After Irma, Barbuda’s 300-year-old civilization ‘extinguished’
Ambassador Ronald Sanders, the island nation of Antigua and Barbuda’s ambassador to the United States, delivered a chilling report on the status of his country in the wake of Hurricane Irma.
“The damage is complete,” Sanders told PRI’s The Takeaway. “For the first time in 300 years, there’s not a single living person on the island of Barbuda — a civilization that has existed on that island for over 300 years has now been extinguished.”
Hurricane Irma hit Barbuda on September 6 as a category 5 tropical cyclone. The 400 mile-across storm entirely swallowed the 62 square mile island, and laid waste to 95 percent of the island’s structures.
“This was a huge monster,” Sanders added. “The island and the people on the island had absolutely no chance.”
Residents evacuated to neighboring Antigua where they are being housed in shelters. The only living creatures on the island are now pets and livestock. The organization World Animal Protection is attempting to feed and rescue the animals.
Sanders told PRI he estimates that reconstruction could cost $300 million, and will take time. That’s because rebuilding Barbuda won’t be a simple matter of replacing what was once there. Instead, Barbuda must be reconstituted for a world in which another Irma might be possible.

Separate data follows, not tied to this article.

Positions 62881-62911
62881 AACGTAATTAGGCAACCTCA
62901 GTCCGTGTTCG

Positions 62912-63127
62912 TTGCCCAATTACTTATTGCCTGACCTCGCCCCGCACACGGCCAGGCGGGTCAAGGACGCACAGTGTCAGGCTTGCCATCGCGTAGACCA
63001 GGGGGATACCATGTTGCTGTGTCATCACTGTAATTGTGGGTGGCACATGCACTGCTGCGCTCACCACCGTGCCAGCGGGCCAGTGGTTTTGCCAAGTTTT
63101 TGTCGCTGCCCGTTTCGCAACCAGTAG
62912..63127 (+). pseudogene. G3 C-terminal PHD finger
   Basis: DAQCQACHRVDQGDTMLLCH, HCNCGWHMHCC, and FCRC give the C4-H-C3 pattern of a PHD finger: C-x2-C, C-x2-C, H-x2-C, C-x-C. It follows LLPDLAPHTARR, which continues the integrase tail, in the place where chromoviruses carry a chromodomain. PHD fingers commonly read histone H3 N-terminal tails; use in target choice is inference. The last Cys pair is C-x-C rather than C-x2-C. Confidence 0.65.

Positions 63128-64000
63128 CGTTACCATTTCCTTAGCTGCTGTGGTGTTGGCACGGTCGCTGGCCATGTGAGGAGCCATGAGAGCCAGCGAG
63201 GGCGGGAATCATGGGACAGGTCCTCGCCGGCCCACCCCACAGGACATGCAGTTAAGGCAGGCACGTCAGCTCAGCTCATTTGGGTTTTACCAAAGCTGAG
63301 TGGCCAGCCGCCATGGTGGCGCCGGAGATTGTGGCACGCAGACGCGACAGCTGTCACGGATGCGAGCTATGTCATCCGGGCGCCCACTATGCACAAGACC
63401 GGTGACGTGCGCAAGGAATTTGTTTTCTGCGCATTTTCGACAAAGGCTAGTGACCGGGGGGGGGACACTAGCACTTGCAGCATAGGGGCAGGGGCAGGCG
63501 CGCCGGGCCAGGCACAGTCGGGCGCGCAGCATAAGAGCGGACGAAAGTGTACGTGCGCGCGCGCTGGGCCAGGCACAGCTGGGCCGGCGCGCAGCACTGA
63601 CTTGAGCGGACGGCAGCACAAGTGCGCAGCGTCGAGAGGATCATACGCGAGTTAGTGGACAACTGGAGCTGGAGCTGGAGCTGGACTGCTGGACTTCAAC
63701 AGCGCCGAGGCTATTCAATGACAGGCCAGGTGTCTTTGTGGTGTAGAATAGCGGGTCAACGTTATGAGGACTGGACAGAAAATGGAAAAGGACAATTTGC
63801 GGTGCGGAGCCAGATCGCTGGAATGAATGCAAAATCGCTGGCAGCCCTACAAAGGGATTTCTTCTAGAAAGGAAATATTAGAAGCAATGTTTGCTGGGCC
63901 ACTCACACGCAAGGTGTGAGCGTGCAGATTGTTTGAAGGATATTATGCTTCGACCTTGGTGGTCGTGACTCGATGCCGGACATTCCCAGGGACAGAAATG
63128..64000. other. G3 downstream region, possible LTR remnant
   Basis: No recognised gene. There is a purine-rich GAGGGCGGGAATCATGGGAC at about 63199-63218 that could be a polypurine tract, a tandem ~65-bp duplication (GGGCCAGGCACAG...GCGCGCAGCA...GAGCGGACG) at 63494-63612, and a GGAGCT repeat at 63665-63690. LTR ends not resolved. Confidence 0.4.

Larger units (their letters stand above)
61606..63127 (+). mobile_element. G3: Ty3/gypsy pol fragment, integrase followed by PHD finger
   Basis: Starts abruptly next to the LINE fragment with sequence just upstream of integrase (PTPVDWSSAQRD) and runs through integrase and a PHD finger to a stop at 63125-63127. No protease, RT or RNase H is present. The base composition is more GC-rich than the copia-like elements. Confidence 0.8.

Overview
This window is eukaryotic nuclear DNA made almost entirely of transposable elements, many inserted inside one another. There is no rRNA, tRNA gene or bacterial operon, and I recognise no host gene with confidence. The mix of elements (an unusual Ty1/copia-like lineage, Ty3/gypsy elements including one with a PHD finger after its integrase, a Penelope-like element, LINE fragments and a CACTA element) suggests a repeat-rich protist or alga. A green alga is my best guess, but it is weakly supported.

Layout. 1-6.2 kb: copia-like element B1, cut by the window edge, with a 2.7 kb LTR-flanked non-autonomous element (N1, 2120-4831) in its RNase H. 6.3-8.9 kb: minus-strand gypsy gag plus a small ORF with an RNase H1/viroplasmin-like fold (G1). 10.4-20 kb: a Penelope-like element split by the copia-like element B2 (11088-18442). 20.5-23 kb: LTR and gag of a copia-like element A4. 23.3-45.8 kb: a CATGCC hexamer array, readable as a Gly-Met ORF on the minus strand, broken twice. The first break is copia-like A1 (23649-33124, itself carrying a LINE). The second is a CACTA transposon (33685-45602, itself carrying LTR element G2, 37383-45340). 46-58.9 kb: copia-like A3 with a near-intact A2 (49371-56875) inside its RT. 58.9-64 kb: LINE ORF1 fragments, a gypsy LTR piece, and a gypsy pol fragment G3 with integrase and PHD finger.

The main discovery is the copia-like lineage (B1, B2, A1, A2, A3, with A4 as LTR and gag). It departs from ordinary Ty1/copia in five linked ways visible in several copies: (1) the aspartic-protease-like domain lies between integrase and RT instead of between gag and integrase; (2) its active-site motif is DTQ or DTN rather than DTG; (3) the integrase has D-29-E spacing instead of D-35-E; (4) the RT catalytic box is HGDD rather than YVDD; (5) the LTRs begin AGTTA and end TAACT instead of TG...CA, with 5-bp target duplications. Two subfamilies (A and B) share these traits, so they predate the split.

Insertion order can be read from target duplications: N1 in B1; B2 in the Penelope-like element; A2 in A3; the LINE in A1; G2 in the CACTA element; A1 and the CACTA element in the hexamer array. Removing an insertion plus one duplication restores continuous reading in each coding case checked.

“Barbuda’s not going to be rebuilt in a hurry, and when we do rebuild it, we’re going to have to rebuild to massive hurricane standards,” said Sanders. “This is going to take a while. There is no electricity there, there is no potable water anymore, there is no structure in which people can survive. We have a mammoth task on our hands.”
Hurricane Irma struck Barbuda as a ferociously intense Category 5 storm, with maximum sustained winds of 185 miles per hour.
The ambassador called upon the international community to provide aid, because Barbuda simply does not have the resources to rebuild. The GDP of Barbuda is $1.4 billion, compared to the United States’ $18.57 trillion.
“We have declared a state of emergency in Barbuda because it is a complete disaster and uninhabitable,” he says. “We cannot cope with our own resources alone.”
He also explicitly linked the need for assistance to climate change. By raising sea levels and increasing ocean and air temperatures, global warming can increase the damage wrought by hurricanes. Irma, for example, was the most powerful storm on record to strike the northern Leeward Islands, and the most powerful ever observed in the Atlantic outside of the Caribbean and Gulf of Mexico.
Because developed nations disproportionately contribute to global warming through their emissions of greenhouse gases, Sanders indicated that aid is an economic imperative.
“We believe climate change is here to stay — it’s a reality, despite all of the naysayers,” he says.
“We know that these things have occurred as a result of the profligacy of the countries that are rich, and have abused the system. We, unfortunately, who contribute less than naught point naught percent of pollution of the world’s atmosphere, are the world’s greatest victims.”
If you ant to help Barbuda rebuild, check out how to assist with Hurricane Irma recovery here.
Mashable science editor Andrew Freedman contributed reporting.